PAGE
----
One of the things she wished she did more was take advantage of the support that was available to her at University. “There are benefits and drawbacks to going to a big university like UBC, one of them is that you can find a support network for sure because there are so many people on campus and so many clubs that you're bound to find something that you're interested in or a group that you click with. But then of course, it takes a lot of personal motivation to go out and seek out those opportunities,” she recalls.
Seeking out those social opportunities while also adapting to taking five courses a term and classes all day, plus homework can be a struggle. She found community in the longhouse on campus and also playing volleyball in the leagues on campus.
Schaub also struggled with the unknown in moving away from home. “You have no idea what to expect, because you can't imagine what your life is going to look like in the next six months during your move, or whether you're going to like your degree,” she recounts. Something she found valuable was hands-on learning, and volunteering at the Vancouver Aquarium.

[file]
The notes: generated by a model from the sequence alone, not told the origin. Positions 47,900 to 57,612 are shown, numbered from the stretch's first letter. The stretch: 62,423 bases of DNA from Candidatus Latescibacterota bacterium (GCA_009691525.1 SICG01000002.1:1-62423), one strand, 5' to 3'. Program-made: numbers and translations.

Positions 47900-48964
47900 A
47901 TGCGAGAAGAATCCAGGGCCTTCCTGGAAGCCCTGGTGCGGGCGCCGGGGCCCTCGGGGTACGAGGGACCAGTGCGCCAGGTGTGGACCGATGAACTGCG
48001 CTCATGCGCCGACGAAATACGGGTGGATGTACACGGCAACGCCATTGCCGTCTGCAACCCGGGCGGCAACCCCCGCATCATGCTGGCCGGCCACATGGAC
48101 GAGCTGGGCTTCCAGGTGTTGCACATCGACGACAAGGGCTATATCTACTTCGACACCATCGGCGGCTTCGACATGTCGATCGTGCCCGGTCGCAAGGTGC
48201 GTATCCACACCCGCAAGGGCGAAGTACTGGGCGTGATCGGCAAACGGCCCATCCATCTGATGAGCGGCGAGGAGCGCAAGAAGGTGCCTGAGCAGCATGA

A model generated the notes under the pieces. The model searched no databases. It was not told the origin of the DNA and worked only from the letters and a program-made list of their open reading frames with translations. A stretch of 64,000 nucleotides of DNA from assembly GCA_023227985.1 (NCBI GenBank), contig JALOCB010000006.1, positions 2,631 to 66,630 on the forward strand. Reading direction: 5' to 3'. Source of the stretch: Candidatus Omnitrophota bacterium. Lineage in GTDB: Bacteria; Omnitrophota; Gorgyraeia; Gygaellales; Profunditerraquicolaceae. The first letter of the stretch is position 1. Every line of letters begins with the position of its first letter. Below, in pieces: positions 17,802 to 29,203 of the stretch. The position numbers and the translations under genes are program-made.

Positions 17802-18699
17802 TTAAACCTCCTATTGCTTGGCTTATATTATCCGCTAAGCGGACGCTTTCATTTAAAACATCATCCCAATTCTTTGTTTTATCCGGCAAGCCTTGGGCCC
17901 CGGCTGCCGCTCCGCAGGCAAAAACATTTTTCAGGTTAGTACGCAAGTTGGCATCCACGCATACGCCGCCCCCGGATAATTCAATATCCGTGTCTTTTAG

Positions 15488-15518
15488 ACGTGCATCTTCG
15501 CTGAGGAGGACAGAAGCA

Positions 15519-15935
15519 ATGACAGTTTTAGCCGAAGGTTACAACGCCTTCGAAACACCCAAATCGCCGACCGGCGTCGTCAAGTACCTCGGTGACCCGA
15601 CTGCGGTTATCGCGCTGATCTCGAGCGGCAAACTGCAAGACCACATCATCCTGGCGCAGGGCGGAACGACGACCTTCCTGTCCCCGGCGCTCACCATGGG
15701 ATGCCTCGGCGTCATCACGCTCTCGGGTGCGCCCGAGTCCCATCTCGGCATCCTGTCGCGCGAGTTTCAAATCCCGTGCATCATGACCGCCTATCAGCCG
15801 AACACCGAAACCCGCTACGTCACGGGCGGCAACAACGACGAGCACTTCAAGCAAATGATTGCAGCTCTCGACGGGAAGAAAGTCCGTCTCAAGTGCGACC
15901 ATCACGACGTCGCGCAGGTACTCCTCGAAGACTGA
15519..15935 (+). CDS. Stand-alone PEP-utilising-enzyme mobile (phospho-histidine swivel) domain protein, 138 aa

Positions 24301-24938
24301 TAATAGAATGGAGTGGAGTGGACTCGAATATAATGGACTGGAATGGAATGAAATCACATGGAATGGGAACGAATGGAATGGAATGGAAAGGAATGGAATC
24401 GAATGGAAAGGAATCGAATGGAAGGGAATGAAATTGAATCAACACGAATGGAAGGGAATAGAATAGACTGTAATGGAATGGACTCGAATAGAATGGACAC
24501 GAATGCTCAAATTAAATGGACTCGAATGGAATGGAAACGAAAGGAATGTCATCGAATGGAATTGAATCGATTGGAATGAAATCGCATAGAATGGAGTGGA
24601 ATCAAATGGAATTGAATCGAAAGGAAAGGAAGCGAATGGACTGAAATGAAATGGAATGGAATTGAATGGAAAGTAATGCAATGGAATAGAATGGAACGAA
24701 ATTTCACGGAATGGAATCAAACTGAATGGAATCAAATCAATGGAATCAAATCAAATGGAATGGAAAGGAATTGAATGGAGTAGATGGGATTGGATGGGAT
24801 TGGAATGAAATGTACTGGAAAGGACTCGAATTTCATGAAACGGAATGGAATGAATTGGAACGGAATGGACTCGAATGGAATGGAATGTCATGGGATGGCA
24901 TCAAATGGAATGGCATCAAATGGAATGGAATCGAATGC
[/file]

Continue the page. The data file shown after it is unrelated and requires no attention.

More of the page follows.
“I had never even seen a jellyfish in real life. Just having watched that documentary and making a career decision based on something I saw on TV seemed like a poor choice,” she smiles. She didn’t have any direct experience with that and she didn't know if she could handle working with jellyfish.